After receiving this CD very quickly through the post, I couldn't wait to listen to it! So as soon as I opened it I put it in the CD player as quick as I could. Pulp's Jarvis Cocker gives good entrance. "I am not Jesus, 'though I have the same initials," goes the first line of "Dishes" on "This Is Hardcore". Or take the opening salvo in "TV Movie": "Without you my life has become a hangover without end/A movie made for TV: bad dialogue, bad acting, no interest."

Cocker's songs don't veer downhill after they begin, either. In the time since his Noel Coward-in-the-London-underground observations on Pulp's 1996 album "Different Class," Cocker has been working even harder at his craft. "This Is Hardcore" is a series of poignant or pungent vignettes about confused or lonely people. "Seductive Barry" fantasizes about making love to the object of his obsession; "A Little Soul" about a defeated husband who beats his wife and pleads with his son not to repeat dad's mistakes.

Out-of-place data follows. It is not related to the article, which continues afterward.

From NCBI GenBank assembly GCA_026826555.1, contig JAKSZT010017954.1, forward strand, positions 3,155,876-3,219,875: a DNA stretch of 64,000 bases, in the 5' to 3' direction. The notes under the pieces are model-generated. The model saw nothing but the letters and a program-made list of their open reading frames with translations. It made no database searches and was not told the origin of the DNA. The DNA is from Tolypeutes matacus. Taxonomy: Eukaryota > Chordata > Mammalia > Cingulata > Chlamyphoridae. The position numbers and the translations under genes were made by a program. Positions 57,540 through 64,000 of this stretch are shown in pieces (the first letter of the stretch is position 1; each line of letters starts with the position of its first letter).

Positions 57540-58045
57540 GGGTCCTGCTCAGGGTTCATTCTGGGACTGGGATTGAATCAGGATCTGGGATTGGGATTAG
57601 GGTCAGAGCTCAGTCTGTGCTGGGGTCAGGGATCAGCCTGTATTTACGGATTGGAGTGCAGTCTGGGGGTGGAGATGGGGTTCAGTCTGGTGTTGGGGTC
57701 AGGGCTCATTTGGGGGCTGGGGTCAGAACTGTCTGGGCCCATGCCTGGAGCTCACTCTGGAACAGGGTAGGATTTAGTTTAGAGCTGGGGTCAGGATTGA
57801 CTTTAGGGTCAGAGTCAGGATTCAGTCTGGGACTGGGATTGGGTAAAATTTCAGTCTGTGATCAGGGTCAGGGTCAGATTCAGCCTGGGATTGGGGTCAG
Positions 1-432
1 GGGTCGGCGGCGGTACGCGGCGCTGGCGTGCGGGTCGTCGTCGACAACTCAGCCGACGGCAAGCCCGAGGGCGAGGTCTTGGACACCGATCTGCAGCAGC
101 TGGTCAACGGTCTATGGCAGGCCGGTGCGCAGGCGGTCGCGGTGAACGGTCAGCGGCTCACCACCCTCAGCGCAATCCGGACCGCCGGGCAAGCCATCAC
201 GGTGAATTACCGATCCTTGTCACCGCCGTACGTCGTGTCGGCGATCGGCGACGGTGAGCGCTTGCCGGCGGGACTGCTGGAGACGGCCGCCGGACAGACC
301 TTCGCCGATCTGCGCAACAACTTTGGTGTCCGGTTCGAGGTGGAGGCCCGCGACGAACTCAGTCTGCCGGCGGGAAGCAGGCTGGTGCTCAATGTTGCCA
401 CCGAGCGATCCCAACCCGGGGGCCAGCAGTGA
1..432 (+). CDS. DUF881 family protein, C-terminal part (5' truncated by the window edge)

When Cocker writes what are presumably autobiographical lyrics, he's no less piercing or clever. The withering "Like a Friend" finds him both repulsed by and attracted to a fake friend: "You take up my time like some cheap magazine when I could've been learning something." Compared to the unimaginative language of so much pop and rock, Cocker's lyrics -- enriched by his dry, jaundiced-dandy voice -- are literary salons unto themselves.

"Different Class" was a debauched update of vintage new wave styles. "This Is Hardcore" is more expansive and more stylish than its predecessor, integrating sweeping string sections and over-the-top, big-rock production touches. "Help the Aged," Cocker's ode to lessons gleaned from the elderly, deftly leaps from an after-hours fragility to arena roar.